The Whole of The Dog
. . . and all that they do.
We are beginning to realise that we cannot separate different elements of the way we live into unrelated compartments. What we eat has an effect on our stamina; a daily stress of driving impacts on our posture, the shoes we choose, for fashion or comfort, affects our mobility.
The first dog that takes us into the world of training affects what we learn and how we apply it.
This understanding of how all that we do, learn, eat or wear applies equally to our dogs. We cannot divide training into compartments of really fast recalls, or sit for greeting, or loose leads as everything we ask of the dogs, and they ask of us, is interrelated.
Our growing understanding of reward systems will not only be applied in delivering treats for appreciation but also employed through the diverse range of rewards that are shaping our dogs and our relationships throughout the day. These rewards are often in conflict and dynamically changing throughout the dog’s life: what works today will change. Reward habits need refreshment and update.
Young animals learn proprioceptive skills: they negotiate staircases, rearrange bedding, counter surfing and aerial pigeon catches. Their individual fitness and stamina levels will develop and without careful monitoring and conscious shaping can have a direct effect on the simple everyday movements. A regular repertoire can be seen to become reluctant, or stiffness increase, responses slow down. This can be as a result of the games we play, the repetitive movements for sports training or simply the new flooring.
The inherited genetic package of our dogs is always going to be present. It may be the daily delight we enjoy: the affectionate nature, the good companion or it may be the protectiveness that is increasing or the sensitivity to unpredictable sound. Their desires and experience of self-reward will be rooted in this inheritance and may be an avenue of pleasure to enjoy as they track and search or the most challenging free spirited hunter that never sleeps. This package will underpin much of their day in how they do it, what they find stimulating and their needs to a fulfilling life.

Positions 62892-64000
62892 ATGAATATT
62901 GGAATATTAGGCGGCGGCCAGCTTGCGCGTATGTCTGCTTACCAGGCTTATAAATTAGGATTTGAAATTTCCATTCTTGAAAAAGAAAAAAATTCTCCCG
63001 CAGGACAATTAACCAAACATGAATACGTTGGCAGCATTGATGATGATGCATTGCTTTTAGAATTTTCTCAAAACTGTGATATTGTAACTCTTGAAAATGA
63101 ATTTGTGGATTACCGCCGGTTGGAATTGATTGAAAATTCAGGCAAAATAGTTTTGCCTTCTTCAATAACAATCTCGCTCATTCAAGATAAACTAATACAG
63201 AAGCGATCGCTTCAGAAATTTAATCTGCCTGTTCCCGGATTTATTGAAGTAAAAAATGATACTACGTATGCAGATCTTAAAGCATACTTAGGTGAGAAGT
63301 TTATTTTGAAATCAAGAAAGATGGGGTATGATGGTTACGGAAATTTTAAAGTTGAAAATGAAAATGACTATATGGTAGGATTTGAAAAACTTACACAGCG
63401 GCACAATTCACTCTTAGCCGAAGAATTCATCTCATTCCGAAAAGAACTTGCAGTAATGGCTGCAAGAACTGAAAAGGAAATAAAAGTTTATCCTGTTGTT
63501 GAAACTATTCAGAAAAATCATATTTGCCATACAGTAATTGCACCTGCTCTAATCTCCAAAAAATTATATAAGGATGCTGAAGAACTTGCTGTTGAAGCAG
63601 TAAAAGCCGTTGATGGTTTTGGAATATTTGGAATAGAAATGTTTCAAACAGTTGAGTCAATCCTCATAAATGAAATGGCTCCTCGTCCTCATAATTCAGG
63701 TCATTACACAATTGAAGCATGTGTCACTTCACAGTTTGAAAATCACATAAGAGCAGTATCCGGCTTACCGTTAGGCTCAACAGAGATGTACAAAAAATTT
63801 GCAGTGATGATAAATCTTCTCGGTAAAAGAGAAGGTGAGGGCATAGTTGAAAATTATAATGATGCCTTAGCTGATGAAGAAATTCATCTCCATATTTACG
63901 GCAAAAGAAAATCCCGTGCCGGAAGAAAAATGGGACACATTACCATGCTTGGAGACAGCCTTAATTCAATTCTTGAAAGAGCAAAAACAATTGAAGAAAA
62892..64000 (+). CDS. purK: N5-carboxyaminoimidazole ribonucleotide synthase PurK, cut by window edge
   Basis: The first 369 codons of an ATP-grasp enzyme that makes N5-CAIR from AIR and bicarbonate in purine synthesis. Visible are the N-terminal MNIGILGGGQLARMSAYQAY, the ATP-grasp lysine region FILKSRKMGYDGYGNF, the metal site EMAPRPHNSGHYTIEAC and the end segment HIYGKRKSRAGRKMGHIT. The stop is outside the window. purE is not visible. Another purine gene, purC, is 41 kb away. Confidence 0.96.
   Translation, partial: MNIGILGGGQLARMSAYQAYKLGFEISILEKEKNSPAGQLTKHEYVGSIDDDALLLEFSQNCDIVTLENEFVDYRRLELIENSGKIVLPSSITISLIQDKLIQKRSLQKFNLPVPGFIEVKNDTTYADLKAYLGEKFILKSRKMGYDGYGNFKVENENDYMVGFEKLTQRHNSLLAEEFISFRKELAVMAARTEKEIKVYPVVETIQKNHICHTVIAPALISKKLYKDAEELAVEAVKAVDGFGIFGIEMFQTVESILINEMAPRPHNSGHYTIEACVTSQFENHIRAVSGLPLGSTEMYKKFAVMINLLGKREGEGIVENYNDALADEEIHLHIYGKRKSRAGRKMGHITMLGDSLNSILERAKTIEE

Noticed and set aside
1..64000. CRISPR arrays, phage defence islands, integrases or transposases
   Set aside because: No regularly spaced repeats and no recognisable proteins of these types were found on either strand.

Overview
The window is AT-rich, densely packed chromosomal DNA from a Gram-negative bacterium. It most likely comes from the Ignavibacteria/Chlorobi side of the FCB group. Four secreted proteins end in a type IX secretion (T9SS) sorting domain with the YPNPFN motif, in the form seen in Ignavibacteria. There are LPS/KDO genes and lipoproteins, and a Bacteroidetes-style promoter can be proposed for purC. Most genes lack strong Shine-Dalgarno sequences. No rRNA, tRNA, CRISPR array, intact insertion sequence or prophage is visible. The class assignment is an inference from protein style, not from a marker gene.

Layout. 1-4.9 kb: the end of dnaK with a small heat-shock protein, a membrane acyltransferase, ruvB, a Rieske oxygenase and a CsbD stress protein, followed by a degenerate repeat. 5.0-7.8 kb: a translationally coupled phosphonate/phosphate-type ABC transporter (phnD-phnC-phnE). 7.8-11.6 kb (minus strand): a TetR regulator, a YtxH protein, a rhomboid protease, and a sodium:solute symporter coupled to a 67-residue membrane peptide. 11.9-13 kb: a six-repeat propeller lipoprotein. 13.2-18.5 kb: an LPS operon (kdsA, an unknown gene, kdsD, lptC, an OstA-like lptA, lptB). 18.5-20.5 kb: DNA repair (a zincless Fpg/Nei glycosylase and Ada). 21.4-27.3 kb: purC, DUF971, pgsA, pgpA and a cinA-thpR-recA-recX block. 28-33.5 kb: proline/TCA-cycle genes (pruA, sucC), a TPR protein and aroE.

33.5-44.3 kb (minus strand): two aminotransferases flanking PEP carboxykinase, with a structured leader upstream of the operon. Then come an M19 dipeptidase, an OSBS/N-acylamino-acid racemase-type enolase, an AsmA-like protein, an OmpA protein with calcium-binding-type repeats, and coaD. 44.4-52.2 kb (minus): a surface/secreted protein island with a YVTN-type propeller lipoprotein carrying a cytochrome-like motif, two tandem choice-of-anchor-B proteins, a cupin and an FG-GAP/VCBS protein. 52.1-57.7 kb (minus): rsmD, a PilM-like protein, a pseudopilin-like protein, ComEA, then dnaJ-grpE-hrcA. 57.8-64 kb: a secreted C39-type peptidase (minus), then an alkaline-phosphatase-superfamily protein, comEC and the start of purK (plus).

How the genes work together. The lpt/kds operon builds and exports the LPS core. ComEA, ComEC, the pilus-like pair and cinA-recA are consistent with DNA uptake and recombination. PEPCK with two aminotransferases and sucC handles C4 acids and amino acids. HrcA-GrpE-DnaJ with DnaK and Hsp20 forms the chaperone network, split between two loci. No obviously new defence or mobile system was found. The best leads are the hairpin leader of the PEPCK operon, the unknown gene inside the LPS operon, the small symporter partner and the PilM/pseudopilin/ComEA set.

A dog’s structure will affect their movement. We must question whether our demand for a particularly walking style is within this dog’s physical ability. Does our demand for a loose lead and personal comfort compromise the dog’s natural gait? Is our speed suitable for the dog? Does the length of the lead affect their movement and their outlook?
Can our chosen walking routes impact on the health of their bodies? A walk for the dog will affect their physical well-being as well as their mental balance. The wrong sort of walk can become a nightmare. Does your dog need to toilet where they feel safe or can your evening stroll cause more discomfort?
The games we play are more than a series of run around to tire the dog. Play is nature’s classroom and what they learn in play will seep into every other part of their lives. The dog that launches into your body for a toy will launch into your visitors, or your dinner on a tray. Does that “game” that builds entertainment for spectators build a dog with super-fast grab skills?
Dog sports are for people. People enjoy the social aspects, the challenges and the exploration into training for better outcomes. One foot must be kept on the ground of reality and an awareness of how that development spills over into their world living alongside us. There is still a persistent sense of superiority that sports dogs are better trained than pet dogs but highly trained in very specific exercises held under specific conditions does not equate to life on the street or in the busy park. The dog that can perform exquisite, controlled heelwork or jumps elegantly but cannot walk past a sandwich bar or browsing hen. The over training in a narrow channel can often be at the expense of lifeskills.
We can be easily persuaded to seek solutions for issues that offer short-term success. By the time that issue becomes noticeable and demands our attention it is because we have failed to notice the small indicators elsewhere in the dog’s life.
The explosive hyper-excitement in anticipation of an outing will be present throughout the day in a similar form and often we can live with those small incidents. When it becomes a major issue to put the dog on the lead, screaming whilst travelling in the car, or a struggle on the walk and it demands our attention.
Gaps in the dog’s skills can mostly be identified and developed in the smaller isolated behaviours that occur around us. Our own skills can be upgraded through deeper understanding and empathy and directly impact on our relationship with the dog.
A narrow focus of learning can gives us the illusion that we have done the work but without applying our learning globally across all the dog’s activities and interactions the investment of time and money has limited returns.
Dogs are masters at detecting conditions under which rewards are promised, discriminating who in their lives can be trusted to deliver and moments when people are distracted or the goal posts evaporate.